New Braemore report shows rents are falling across Edinburgh
Wednesday, May 6th, 2009
on behalf of Braemore Property Management
Rent prices in Edinburgh have recorded their first fall in years as the capital’s rental market suffers from an excess of properties being put up to let.
New research by Braemore Property Management, the Capital’s leading letting agent, has revealed that with an over-supply of stock caused mainly by an increase in the number of properties being put up for rent by “reluctant” landlords, the average rent level in the city has dropped by more than £50 over the past three months.
The statistics have been gathered from every property that has been let or re-let by the firm – which has a portfolio of more than 850 properties across the Capital worth more than £250 million – between January and March 2009.
The data shows that in January, the average rent fall across the city was £19 – based on a total of 33 properties let or re-let during the month . The most affected area of the city during this period was in the Newhaven/Leith area, where in one case a new-build property was re-let for up to £200 less than their previous rent price.
In February, the average rent paid for re-let properties was £670 – a drop of £52. New build and larger homes were the most affected, with the average rent for a 3-bed property during the month down by £105.
In March, the average rent for properties re-let fell by £58 – from £732 to £673. Once again, larger properties suffered the highest falls, with the average rent for a 3-bedroom home down £126 and the average rent for a 4-bed property down £50.
Colette Murphy, director at Braemore Property Management, said: “It’s important to stress that there is still a lot of demand for rented accommodation in Edinburgh. We are carrying out more viewings than we were at the same time last year. Many people are choosing not to buy a home in the current economic climate and, instead, want to rent – either as a lifestyle choice or in order to save up enough money to use as a deposit on a home when the housing market improves.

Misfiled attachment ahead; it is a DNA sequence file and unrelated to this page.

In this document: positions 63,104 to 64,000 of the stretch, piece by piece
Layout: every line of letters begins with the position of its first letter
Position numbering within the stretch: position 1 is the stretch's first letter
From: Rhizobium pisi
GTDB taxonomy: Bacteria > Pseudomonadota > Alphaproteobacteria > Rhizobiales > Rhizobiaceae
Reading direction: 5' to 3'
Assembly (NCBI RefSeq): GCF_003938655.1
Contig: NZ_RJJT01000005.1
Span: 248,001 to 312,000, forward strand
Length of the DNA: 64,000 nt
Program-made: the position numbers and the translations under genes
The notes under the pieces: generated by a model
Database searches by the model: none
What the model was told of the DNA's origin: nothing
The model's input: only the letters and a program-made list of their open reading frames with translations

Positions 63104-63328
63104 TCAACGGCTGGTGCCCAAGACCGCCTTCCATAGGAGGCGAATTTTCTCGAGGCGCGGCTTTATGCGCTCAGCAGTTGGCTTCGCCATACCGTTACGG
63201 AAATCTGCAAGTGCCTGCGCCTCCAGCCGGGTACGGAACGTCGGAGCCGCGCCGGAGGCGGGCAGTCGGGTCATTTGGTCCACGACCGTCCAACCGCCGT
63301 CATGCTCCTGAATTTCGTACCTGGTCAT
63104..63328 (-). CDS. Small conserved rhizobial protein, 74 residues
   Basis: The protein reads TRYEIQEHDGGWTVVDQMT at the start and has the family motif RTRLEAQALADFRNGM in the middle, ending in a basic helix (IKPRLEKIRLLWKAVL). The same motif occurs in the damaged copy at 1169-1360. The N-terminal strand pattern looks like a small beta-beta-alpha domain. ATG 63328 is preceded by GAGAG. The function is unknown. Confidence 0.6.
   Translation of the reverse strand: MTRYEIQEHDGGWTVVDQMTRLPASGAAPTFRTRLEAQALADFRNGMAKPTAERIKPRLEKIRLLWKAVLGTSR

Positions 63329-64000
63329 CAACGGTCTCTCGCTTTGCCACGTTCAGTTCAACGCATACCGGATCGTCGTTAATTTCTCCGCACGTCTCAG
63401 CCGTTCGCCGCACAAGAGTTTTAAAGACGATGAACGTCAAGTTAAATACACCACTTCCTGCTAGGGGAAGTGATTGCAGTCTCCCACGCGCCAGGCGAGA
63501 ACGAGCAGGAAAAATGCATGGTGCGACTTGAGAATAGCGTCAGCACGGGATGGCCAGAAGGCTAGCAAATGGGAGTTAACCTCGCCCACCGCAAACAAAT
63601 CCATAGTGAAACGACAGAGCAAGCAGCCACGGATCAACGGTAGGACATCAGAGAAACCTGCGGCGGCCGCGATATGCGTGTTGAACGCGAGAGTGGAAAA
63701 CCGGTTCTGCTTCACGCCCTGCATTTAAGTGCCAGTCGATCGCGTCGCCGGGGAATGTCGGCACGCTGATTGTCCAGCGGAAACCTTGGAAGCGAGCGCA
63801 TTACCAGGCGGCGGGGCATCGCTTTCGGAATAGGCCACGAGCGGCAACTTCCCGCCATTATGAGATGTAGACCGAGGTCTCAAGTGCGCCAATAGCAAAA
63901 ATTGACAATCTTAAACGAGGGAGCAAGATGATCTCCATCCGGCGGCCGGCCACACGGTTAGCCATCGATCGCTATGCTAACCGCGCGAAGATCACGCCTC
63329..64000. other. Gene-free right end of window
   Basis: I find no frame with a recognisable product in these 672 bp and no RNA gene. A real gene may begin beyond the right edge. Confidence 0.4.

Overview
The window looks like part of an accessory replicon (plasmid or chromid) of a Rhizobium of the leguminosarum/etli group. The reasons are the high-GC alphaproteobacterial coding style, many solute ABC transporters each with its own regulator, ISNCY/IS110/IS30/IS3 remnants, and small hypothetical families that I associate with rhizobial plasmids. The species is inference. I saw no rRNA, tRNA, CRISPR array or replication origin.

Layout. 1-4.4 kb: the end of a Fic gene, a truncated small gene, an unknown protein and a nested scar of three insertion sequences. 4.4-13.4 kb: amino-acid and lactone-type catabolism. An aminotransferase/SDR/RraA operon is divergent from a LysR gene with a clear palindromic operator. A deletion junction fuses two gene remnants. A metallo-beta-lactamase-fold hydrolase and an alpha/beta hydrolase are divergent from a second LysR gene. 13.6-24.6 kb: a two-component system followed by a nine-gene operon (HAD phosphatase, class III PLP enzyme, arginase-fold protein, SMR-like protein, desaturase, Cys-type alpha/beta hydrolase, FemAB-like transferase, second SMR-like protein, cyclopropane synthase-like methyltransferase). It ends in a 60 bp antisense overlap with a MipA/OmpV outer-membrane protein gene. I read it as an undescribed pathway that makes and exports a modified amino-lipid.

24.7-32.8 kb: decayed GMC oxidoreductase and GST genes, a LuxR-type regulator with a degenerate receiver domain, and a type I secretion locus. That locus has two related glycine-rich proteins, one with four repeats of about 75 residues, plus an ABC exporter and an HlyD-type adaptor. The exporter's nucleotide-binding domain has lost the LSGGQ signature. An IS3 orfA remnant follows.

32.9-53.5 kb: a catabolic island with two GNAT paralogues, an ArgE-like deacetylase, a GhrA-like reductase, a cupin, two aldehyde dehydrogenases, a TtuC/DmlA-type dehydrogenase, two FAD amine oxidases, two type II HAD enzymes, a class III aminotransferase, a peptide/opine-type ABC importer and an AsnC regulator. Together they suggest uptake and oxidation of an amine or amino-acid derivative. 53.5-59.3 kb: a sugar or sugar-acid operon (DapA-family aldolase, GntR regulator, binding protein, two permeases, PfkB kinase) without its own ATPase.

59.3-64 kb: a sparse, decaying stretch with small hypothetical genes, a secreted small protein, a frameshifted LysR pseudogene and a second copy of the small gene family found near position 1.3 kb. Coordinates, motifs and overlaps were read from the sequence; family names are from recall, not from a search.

“However, this has coincided with a rise in the supply of homes being put on the rental market. Many reluctant landlords – people who have turned to renting after failing to sell their property – have entered the rental sector and there is a much wider choice available for tenants.
“With so much choice available for tenants, and greater competition between landlords, we have started to see rent levels decrease in recent months. It is a trend that we are witnessing across the city, but there are certain locations and types of property that have been more affected.
“Large family homes or 3-bed flats in particular have seen the biggest falls, along with new build properties in areas like Granton and The Shore. Because there is a surplus of these types of rented homes, landlords have been reducing rent levels in order to attract tenants and avoid lengthy void periods.”
The trend has also been highlighted in the latest Citylets quarterly report, which showed that average rents across Scotland had decreased year-on-year by 1.1% to £638 during the period January-March 2009.
The report also showed that 1 & 2 bed flats in Edinburgh had recorded their first annual declines since Citylets started recording data in 2003, down 1.1% and 1.9% respectively. It also highlighted that the greater choice of rental property available to tenants has also had a dramatic effect on time-to-let averages, which have lengthened considerably.
Colette added: “We’re in a period of uncertainty as far as the rental market is concerned and landlords need to be more aware of the changing conditions – although many are already starting to adapt to the changes. In some cases they are reducing rent levels in order to attract tenants but we are also seeing landlords investing heavily in their properties to make them more attractive to potential tenants.
“Until the housing market recovers, we are unlikely to see a fall in demand for rented accommodation, but there is certainly a wide choice available for tenants at the moment and this is having a direct effect on rents.”
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